The balance of payments position measures the Philippines’ international transactions during a period. A surplus arises when more funds entered the country against those that left, while a deficit is incurred when outflows exceed inflows.
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Philippines posts higher dollar outflows in April
Ian Nicolas Cigaral (philstar.com) - May 18, 2018 - 5:27pm

MANILA, Philippines — The amount of dollars that flowed out of the economy further swelled in April, putting the four-month tally above the government's full-year deficit ceiling on the back of ballooning trade gap.

Data released by the Bangko Sentral ng Pilipinas show the country’s overall balance of payments position (BOP) swung to a $270 million deficit in April, a reversal from the $917 million surplus recorded in the same month last year and wider than the $266 million gap in March.

Year-to-date, the country’s BOP position posted a higher shortfall of $1.497 billion, breaching the central bank's $1 billion deficit target for the entire 2018.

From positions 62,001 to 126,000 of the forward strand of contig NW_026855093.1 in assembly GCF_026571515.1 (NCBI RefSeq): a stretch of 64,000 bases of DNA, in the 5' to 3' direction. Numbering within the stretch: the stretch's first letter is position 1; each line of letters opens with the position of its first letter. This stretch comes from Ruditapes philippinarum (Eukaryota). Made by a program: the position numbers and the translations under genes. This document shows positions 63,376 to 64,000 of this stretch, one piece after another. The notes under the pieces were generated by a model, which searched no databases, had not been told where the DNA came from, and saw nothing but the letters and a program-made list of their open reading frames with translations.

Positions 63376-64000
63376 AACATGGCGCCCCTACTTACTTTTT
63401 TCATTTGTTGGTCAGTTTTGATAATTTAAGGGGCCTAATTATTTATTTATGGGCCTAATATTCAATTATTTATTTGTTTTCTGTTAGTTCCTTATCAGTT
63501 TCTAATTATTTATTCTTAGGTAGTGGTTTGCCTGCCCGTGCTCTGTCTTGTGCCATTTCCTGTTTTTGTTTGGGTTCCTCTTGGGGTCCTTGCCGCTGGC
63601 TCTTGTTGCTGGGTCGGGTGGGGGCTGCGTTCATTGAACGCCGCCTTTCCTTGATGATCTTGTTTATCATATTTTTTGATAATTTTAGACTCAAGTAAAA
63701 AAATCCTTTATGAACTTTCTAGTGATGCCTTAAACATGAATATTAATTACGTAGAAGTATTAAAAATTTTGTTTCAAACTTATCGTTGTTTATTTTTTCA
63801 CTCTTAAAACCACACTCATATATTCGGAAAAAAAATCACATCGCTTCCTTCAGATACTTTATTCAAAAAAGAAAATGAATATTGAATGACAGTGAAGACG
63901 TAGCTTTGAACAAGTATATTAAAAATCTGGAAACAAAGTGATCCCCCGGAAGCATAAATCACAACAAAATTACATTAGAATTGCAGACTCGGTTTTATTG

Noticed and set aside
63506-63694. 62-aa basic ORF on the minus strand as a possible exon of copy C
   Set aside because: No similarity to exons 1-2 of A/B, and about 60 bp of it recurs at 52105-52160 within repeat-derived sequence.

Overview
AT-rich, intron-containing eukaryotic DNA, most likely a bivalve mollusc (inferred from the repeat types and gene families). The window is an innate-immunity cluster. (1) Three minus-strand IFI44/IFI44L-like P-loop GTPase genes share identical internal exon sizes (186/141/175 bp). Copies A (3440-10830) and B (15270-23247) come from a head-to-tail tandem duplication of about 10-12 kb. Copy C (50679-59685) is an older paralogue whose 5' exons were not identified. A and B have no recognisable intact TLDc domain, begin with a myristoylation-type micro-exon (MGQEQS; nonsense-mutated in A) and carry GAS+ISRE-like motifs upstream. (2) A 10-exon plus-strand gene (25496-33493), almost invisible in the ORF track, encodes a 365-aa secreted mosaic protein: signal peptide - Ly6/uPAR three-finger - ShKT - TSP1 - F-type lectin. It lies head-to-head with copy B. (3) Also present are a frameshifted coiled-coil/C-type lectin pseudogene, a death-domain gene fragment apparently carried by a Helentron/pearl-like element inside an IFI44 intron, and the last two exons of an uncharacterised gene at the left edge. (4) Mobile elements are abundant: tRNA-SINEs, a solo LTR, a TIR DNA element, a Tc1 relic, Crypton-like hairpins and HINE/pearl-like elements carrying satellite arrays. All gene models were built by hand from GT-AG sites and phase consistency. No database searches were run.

The BOP measures the Philippines’ international transactions during a period. A surplus arises when more funds entered the country against those that left, while a deficit is incurred when outflows exceed inflows.

When inflows and outflows are equally matched, the BOP position is in balance.

The central bank attributed the bigger cumulative BOP deficit to the widening merchandise trade deficit for the first quarter of the year brought about by the sustained rise in imports to support domestic economic expansion.

Meanwhile, outflows in April “stemmed mainly from payments made by the national government for its maturing foreign exchange obligations and foreign exchange operations of the BSP,” the central bank said.

“These were partially offset, however, by income from the BSP’s investments abroad and net foreign currency deposits of the national government during the month,” it added.

The central bank then assured the public that the reported BOP position is “consistent” with the economy’s gross international reserves level as of end-April 2018, which stood at $79.609 billion.

The March GIR level is enough to cover 7.8 months’ worth of import payments and provides “more than ample liquidity buffer” for the economy against external shocks, the monetary authority added.

It is also equivalent to 5.4 times the country’s short-term external debt based on original maturity and 4.0 times based on residual maturity.

PHILIPPINES BALANCE OF PAYMENTS
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